What Animals Live in Disturbed Sumatran Rainforest? A Camera Trap Study

University of Southern California
Open Access
DOI: 10.18258/3400
Raised of $6,000 Goal
Funded on 12/06/14
Successfully Funded
  • $6,061
  • 101%
  • Funded
    on 12/06/14

About This Project

The Leuser Ecosystem has been extensively damaged by human extractive industries such as oil palm and agroforestry, yet retains vital conservation value. We will use camera traps to quantify species richness and densities of animals at our site, including critically endangered Sumatran tigers, elephants, orangutans, and sun bears. These data will provide much needed insight into the effects of human disturbance and inform conservation strategies.

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What is the context of this research?

Identifying the species present at a site serves a number of purposes including evaluating biodiversity, comparison between sites, refining distribution / occupancy maps for individual species, and evaluating the impact of human activities on the ecosystem as a whole.

Understanding the presence and distribution of species is critical for planning and evaluating conservation strategies and habitat management. However, many species in jungle habitats are extremely difficult to encounter using traditional survey methods, due to their fear of humans, rarity, and / or nocturnal / crepuscular activity patterns. Camera traps overcome these limitations working 24 hours a day for months at a time, capturing photographic bursts of animals that pass in front of the trap’s passive infrared sensor.

What is the significance of this project?

Sikundur has been heavily degraded by logging, agriculture, and poaching. Currently, the entire ecosystem is under threat of destruction due to the proposed Aceh spatial plan.

Despite these problems, the site is home to orangutans, monitored by SOCP staff since 2013, as well as siamangs, gibbons, and monkeys. Our pilot camera trap study captured a number of additional endangered endemic species, including Sumatran elephants, clouded leopards, and sun bears. Furthermore, footprints indicate the presence of tigers.

Given the extensive forest degradation throughout Sumatra, this study offers a unique opportunity to evaluate how these populations are affected by habitat loss and degradation, and, in light of the Aceh Spatial Plan, an opportunity to guide management of this spectacular habitat.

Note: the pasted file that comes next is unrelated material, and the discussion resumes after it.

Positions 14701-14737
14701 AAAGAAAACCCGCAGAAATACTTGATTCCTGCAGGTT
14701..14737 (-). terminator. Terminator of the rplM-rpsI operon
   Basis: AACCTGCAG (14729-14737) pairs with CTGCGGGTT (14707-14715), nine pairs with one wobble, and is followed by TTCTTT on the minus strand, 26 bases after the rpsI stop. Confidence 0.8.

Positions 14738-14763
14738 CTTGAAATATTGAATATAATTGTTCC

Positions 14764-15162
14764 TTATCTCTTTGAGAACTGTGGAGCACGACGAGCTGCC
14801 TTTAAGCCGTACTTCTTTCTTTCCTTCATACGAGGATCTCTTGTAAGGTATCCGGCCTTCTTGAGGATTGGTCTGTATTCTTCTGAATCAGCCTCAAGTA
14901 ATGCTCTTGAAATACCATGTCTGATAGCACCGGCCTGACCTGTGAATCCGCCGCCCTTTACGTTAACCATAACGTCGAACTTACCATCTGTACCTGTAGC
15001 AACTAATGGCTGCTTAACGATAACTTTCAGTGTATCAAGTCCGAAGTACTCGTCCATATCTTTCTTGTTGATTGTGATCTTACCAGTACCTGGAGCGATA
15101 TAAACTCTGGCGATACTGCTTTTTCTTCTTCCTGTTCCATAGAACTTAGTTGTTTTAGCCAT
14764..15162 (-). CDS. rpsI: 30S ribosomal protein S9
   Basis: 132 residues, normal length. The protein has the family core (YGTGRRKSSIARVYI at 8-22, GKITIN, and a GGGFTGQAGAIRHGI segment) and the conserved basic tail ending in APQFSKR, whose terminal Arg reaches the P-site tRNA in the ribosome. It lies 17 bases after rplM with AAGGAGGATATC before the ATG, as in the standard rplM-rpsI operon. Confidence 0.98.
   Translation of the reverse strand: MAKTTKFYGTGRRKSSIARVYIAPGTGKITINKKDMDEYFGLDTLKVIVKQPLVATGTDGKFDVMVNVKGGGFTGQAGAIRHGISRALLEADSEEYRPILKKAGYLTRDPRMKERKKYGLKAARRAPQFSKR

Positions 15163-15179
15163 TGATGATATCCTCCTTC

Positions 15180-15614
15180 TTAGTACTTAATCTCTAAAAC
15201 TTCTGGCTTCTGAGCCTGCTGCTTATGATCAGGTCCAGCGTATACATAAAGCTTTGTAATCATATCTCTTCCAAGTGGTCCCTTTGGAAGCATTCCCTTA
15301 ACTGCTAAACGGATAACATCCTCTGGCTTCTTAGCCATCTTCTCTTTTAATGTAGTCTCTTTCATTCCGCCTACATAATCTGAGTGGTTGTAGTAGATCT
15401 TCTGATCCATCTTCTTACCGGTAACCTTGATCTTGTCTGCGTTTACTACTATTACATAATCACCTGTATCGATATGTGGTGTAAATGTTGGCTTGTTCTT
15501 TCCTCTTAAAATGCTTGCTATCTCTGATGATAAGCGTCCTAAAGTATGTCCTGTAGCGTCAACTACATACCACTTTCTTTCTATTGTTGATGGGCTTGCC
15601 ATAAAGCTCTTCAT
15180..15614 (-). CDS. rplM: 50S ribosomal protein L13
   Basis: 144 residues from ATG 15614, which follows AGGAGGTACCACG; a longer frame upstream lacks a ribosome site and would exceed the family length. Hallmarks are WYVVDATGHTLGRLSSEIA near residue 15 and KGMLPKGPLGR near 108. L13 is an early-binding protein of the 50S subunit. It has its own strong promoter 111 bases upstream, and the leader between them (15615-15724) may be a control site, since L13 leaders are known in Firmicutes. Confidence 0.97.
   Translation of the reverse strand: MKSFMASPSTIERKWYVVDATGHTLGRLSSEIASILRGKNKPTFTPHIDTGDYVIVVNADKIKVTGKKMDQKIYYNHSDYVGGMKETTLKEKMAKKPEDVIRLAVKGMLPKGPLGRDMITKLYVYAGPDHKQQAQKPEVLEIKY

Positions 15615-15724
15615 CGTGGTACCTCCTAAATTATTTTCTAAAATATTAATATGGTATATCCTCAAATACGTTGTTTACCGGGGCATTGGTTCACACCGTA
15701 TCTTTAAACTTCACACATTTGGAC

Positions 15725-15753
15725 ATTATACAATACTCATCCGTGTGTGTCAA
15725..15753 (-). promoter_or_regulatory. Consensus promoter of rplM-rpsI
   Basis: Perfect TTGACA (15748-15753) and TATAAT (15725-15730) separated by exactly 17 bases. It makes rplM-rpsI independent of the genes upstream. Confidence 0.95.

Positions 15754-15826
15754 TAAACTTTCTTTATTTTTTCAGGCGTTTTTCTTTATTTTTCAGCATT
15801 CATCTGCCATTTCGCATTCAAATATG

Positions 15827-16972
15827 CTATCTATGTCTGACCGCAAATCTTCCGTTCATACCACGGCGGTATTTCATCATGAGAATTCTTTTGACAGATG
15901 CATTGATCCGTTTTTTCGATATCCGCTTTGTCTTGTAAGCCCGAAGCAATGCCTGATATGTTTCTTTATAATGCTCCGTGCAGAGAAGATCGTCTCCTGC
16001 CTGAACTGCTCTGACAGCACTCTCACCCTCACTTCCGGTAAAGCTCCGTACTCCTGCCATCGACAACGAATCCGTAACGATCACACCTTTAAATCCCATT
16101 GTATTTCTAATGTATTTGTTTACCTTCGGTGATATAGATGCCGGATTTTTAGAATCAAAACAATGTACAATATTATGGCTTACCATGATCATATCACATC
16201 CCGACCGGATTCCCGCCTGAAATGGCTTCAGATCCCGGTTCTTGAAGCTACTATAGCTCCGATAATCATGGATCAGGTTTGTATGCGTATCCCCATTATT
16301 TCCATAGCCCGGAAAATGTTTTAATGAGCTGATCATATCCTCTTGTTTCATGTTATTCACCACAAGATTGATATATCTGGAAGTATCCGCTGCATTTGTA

What are the goals of the project?

One year of paired camera trap photos will be collected at 16 Locations, set up in a 4x4 grid (600m apart) in order to:

1. Create an inventory of mammal and avian species present at Sikundur, which will be used to extrapolate an index of species richness per Tobler et al., 2008.

2. Produce density estimates for the following species, using non-parametric capture-recapture methods:

a) Sumatran Tiger
b) Sunda Clouded Leopard
c) Other felid species

d) Sumatran Elephant

e) Sumatran Orangutan
f) Sumatran White-handed Gibbon
g) Siamang
h) Thomas' Langur
i) Southern Pig-Tailed Macaque
j) Long-Tailed Macaque

Other Species
k) mammals
l) reptiles
m) birds

Our photo data will be published online, and we will enlist the general public to help with identifying animals.


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The amazing animals of the Leuser Ecosystem are exceptionally difficult to study in their jungle habitats, and it's only by using these very-specialized trail cameras we can get an incredible insight into their lives.

The Bushnell cameras we've chosen are relatively inexpensive for this kind of equipment, yet are reliable and lightweight, important considerations for working in the jungle!

In addition to the units themselves we need memory cards and batteries to make them work! One 16Gb memory card can hold over 1000 photos and the 8 x Rechargeable AA batteries will power the camera for over a month under moderate usage conditions. We need spares of in order to charge the batteries / cards over periodically and in case of failure.

Finally, we also need locks for the cameras to prevent their theft by poachers, monkeys or elephants.

After completing this study our intention is to use all the equipment to study the animals at SOCP's 2 other field stations: Batang Toru and Suaq Balimbing.

Meet the Team